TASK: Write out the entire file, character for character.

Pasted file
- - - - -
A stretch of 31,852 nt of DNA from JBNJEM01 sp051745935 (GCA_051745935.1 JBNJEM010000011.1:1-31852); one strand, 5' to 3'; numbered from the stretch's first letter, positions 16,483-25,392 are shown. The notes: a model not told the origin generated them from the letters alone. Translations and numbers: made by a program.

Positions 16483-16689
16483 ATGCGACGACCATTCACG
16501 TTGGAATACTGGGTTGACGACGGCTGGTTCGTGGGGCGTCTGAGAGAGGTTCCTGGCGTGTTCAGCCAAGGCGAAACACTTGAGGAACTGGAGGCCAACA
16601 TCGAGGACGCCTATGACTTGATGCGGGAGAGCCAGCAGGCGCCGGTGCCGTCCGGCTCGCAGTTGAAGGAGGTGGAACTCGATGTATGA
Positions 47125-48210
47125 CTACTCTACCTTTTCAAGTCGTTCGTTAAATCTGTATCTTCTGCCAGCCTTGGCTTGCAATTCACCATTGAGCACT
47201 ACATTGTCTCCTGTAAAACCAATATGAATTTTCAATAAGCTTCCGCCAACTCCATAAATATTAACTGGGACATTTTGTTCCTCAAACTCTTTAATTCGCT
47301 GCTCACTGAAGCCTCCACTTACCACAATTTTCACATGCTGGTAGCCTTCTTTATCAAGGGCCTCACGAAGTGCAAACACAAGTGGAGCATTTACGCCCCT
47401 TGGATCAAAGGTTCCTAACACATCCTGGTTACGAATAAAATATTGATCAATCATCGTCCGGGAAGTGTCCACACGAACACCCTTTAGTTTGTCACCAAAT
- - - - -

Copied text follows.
A stretch of 31,852 nt of DNA from JBNJEM01 sp051745935 (GCA_051745935.1 JBNJEM010000011.1:1-31852); one strand, 5' to 3'; numbered from the stretch's first letter, positions 16,483-25,392 are shown. The notes: a model not told the origin generated them from the letters alone. Translations and numbers: made by a program.

Positions 16483-16689
16483 ATGCGACGACCATTCACG
16501 TTGGAATACTGGGTTGACGACGGCTGGTTCGTGGGGCGTCTGAGAGAGGTTCCTGGCGTGTTCAGCCAAGGCGAAACACTTGAGGAACTGGAGGCCAACA
16601 TCGAGGACGCCTATGACTTGATGCGGGAGAGCCAGCAGGCGCCGGTGCCGTCCGGCTCGCAGTTGAAGGAGGTGGAACTCGATGTATGA
Positions 47125-48210
47125 CTACTCTACCTTTTCAAGTCGTTCGTTAAATCTGTATCTTCTGCCAGCCTTGGCTTGCAATTCACCATTGAGCACT
47201 ACATTGTCTCCTGTAAAACCAATATGAATTTTCAATAAGCTTCCGCCAACTCCATAAATATTAACTGGGACATTTTGTTCCTCAAACTCTTTAATTCGCT
47301 GCTCACTGAAGCCTCCACTTACCACAATTTTCACATGCTGGTAGCCTTCTTTATCAAGGGCCTCACGAAGTGCAAACACAAGTGGAGCATTTACGCCCCT
47401 TGGATCAAAGGTTCCTAACACATCCTGGTTACGAATAAAATATTGATCAATCATCGTCCGGGAAGTGTCCACACGAACACCCTTTAGTTTGTCACCAAAT